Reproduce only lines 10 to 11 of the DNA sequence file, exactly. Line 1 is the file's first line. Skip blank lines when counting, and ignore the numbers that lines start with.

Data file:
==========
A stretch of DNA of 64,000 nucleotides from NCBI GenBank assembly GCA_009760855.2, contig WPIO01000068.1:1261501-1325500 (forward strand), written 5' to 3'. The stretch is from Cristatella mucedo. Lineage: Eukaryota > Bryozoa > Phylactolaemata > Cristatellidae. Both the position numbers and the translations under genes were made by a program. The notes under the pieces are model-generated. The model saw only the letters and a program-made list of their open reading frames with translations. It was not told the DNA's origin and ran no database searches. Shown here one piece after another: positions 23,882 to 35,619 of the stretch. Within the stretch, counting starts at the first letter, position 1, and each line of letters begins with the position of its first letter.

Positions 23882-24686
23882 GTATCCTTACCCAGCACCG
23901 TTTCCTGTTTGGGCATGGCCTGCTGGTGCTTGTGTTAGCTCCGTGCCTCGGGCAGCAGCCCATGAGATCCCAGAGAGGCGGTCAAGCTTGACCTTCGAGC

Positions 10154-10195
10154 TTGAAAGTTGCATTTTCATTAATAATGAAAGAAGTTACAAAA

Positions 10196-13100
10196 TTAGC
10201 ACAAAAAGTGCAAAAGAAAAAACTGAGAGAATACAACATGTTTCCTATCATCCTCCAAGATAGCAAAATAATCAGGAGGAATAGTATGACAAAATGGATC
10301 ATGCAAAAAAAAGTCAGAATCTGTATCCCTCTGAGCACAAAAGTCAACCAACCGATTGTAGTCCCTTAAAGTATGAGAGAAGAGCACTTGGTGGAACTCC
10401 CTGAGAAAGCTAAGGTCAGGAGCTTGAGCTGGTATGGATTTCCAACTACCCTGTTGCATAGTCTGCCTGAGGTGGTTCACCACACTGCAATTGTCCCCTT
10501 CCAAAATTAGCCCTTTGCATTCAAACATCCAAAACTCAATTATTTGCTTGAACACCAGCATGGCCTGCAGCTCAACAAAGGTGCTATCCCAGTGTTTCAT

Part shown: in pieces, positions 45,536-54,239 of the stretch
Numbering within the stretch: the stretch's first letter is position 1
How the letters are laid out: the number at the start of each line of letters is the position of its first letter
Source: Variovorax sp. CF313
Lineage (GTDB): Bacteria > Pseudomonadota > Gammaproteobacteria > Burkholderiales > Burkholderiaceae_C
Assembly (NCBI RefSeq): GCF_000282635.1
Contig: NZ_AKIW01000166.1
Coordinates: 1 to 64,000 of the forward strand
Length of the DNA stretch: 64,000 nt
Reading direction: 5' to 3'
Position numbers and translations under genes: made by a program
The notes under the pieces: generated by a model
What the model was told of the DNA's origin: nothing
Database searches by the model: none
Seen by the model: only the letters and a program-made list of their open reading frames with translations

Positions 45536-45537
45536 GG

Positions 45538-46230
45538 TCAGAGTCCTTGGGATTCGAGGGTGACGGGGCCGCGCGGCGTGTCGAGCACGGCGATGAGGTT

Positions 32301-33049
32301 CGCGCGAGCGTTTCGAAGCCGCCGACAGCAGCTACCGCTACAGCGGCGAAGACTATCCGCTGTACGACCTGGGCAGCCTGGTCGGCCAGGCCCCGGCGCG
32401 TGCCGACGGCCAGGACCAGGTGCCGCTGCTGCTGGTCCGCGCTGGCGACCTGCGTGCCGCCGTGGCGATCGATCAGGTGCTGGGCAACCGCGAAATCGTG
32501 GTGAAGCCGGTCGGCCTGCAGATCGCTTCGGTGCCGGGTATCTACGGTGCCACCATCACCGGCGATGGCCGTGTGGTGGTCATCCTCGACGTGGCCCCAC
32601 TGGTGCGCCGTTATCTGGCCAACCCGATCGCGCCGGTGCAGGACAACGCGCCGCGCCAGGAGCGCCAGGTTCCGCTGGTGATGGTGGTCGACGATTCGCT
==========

10301 ATGCAAAAAAAAGTCAGAATCTGTATCCCTCTGAGCACAAAAGTCAACCAACCGATTGTAGTCCCTTAAAGTATGAGAGAAGAGCACTTGGTGGAACTCC
10401 CTGAGAAAGCTAAGGTCAGGAGCTTGAGCTGGTATGGATTTCCAACTACCCTGTTGCATAGTCTGCCTGAGGTGGTTCACCACACTGCAATTGTCCCCTT